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The 1 home trend the 'Property Brothers' are against — and for good reason

Looks like Drew and Jonathan Scott aren’t big fans of tiny houses. In fact the "Property Brothers" recently told PopSugar that they want the whole trend to just go away.

“I don't like it because most of the tiny houses we've seen, they're not built to code,” Jonathan said. “They're not actually functional.”

Getty Images for HGTV

One of the things that make tiny houses appealing to homeowners is the idea of living simply. Although, Jonathan added that he doesn’t think these structures are actually designed well enough to achieve that. “I've only ever seen a couple tiny home spaces that are actually a clever use of space,” he said.

As anyone knows, you’re not supposed to knock it until you try it, so the brothers actually stayed in one to get the feel of it. Unfortunately, it was as chaotic an experience as they expected. They were accompanied by Jonathan’s two small dogs and couldn’t quite fall in love with the lifestyle.

RELATED: There's a third 'Property Brother'! Here are 8 things to know about J.D. Scott

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'Property Brothers' Drew and Jonathan Scott create a dream backyard

Play Video - 3:32

'Property Brothers' Drew and Jonathan Scott create a dream backyard

Play Video - 3:32

The whole hilarious 24 hours is documented by HGTV. And while they didn’t like the cramped quarters, they did appreciate one good thing about the tiny space: not having to clean as much.

RELATED: Drew Scott spills engagement details on TODAY: He proposed with cake!

But that doesn’t seem to be enough to win their hearts. "Our whole philosophy is that your home should make your life easier, and as soon as you start tripping over each other and trying to squeeze too much into a space for it to work, then you're not making your life easier,” Drew said. “You're making your life more hectic."

  • Slideshow Photos

    Steve Niedorf

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    Obsessed with tiny homes? We are, too. See inside some of our favorites from across the country.

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    If Joanna Gaines designed a tiny home, this 290-square-foot home from Handcrafted Movement would be it. 

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    The home features a cozy electric fireplace, a farmhouse-style sink and an Edison Bulb chandelier that gives it a chic but homey vibe.

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    Home sweet home. 

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    LED lighting brightens up the bathroom which features a five-foot long freestanding tub with rain shower-head.

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    Upstairs in the loft bedroom, a storage shelf, baskets and hanging rod make space for clothes and other items.

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    This 400-square-foot charmer is a slice of heaven.

    Stephanie Butchin/Broken Glass Images Real Estate Photography
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    "It's very open, very airy and very much a sanctuary," the owner said. "You can live there year-round and feel like you're cuddled in the space."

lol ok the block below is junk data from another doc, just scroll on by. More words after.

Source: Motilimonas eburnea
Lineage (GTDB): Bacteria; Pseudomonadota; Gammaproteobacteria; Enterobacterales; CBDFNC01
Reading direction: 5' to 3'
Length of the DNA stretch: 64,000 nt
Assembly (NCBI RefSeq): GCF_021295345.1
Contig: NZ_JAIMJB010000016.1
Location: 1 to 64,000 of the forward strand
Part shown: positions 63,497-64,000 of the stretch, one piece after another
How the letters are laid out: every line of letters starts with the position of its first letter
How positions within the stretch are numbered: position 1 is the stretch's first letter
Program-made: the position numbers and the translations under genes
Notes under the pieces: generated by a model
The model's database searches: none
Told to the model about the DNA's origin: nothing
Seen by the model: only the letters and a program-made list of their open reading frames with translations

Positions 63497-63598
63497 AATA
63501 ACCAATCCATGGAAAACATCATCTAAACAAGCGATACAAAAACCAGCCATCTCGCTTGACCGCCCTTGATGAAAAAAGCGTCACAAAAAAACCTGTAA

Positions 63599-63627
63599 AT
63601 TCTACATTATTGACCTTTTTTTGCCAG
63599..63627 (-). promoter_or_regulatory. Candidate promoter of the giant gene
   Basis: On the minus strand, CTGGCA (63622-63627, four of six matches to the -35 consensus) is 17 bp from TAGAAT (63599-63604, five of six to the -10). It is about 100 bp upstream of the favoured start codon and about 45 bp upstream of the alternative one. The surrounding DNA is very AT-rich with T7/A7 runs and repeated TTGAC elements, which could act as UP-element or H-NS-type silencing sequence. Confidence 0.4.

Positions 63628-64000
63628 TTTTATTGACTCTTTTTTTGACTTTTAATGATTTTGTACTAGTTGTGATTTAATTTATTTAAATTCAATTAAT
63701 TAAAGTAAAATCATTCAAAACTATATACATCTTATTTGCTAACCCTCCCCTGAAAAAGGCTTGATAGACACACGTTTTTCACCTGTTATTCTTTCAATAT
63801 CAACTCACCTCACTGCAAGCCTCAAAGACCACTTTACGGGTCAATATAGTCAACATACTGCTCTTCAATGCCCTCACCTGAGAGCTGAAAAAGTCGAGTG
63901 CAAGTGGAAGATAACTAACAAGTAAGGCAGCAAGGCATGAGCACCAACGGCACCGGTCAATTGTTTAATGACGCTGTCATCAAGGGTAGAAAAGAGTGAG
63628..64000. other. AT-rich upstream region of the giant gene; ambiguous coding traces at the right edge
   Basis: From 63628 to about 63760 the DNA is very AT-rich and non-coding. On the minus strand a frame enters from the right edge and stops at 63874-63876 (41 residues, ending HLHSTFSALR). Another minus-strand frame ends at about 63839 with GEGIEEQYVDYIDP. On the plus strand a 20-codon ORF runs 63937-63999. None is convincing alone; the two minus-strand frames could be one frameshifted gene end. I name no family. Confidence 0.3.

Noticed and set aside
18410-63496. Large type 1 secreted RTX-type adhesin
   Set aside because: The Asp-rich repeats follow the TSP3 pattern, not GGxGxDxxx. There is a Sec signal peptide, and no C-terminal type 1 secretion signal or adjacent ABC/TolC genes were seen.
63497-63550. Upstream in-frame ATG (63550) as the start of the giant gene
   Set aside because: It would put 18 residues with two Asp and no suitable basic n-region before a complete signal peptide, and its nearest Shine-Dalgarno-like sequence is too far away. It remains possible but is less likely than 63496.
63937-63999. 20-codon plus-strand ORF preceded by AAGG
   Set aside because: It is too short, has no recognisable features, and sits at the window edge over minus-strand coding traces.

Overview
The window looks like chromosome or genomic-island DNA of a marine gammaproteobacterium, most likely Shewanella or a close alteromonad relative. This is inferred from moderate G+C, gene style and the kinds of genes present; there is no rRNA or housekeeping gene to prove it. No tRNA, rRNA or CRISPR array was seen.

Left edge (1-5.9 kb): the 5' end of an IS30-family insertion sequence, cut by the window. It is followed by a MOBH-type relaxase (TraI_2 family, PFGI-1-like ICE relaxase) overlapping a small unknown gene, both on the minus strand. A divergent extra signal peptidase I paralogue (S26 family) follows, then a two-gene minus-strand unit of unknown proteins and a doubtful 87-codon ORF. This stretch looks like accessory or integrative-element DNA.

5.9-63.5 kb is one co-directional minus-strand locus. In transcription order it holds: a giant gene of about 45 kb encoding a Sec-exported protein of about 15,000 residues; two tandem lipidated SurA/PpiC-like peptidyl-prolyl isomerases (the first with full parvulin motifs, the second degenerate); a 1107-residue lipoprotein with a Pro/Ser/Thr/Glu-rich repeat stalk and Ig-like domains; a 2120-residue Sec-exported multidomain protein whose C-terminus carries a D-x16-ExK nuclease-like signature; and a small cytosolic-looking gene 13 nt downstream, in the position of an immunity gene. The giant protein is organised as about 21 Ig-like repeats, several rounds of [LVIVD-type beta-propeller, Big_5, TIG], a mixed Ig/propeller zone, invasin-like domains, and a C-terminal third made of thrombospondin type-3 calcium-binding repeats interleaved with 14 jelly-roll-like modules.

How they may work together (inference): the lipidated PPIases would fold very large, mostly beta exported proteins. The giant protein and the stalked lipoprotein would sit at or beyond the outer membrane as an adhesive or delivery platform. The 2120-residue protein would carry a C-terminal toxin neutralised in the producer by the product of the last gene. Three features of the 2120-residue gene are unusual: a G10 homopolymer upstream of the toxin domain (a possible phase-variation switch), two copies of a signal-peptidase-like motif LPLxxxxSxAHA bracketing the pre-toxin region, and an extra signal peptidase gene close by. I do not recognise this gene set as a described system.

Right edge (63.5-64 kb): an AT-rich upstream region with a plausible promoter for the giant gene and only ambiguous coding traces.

Stephanie Butchin/Broken Glass Images Real Estate Photography
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    With vaulted ceilings and hardwood floors, the home offers a spacious living room that flows past an eat-in bar to the kitchen, all with stylishly exposed beams and large skylights. 

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    The bedroom offers a double closet, a ceiling fan for staying cool in the summer and a door to the backyard.

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    When designer and architect Christi Azevedo came across a place with a former French laundry for sale in San Francisco, she had the perfect idea for the 88-square-foot boiler room: to transform it into a full-service guest apartment.

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    “The entire place was a wreck, but there were loads of details remaining,” she said. The space, which she lovingly calls the “Brick House,” was given an efficient and modern upgrade.

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    It now hosts a new IKEA kitchen, complete with a stainless steel countertop and custom upper doors of sanded acrylic.

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    The bed loft, complete with a queen mattress and plenty of storage, is located by way of a glass landing.

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    A 42-inch bath features a wall-mount toilet, a custom stainless steel medicine cabinet, small sink and floor drain shower.

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    It may be tiny, but the new 160-square-foot home feels much bigger thanks to its long panoramic windows that draw the outdoors in.

    Steve Niedorf / Courtesy of Escape Vista
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    The living space is small but efficient. There’s a double-sized daybed (queen-bed optional), extensive storage and LED lighting.

    Steve Niedorf / Courtesy of Escape Vista
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    Maple cabinetry fills the kitchen, along with a stainless sink, small dining/work table, undercounter refrigerator/freezer and solid butcher block tops. Vacation in the mountains, anyone?

    Steve Niedorf / Courtesy of Escape Vista
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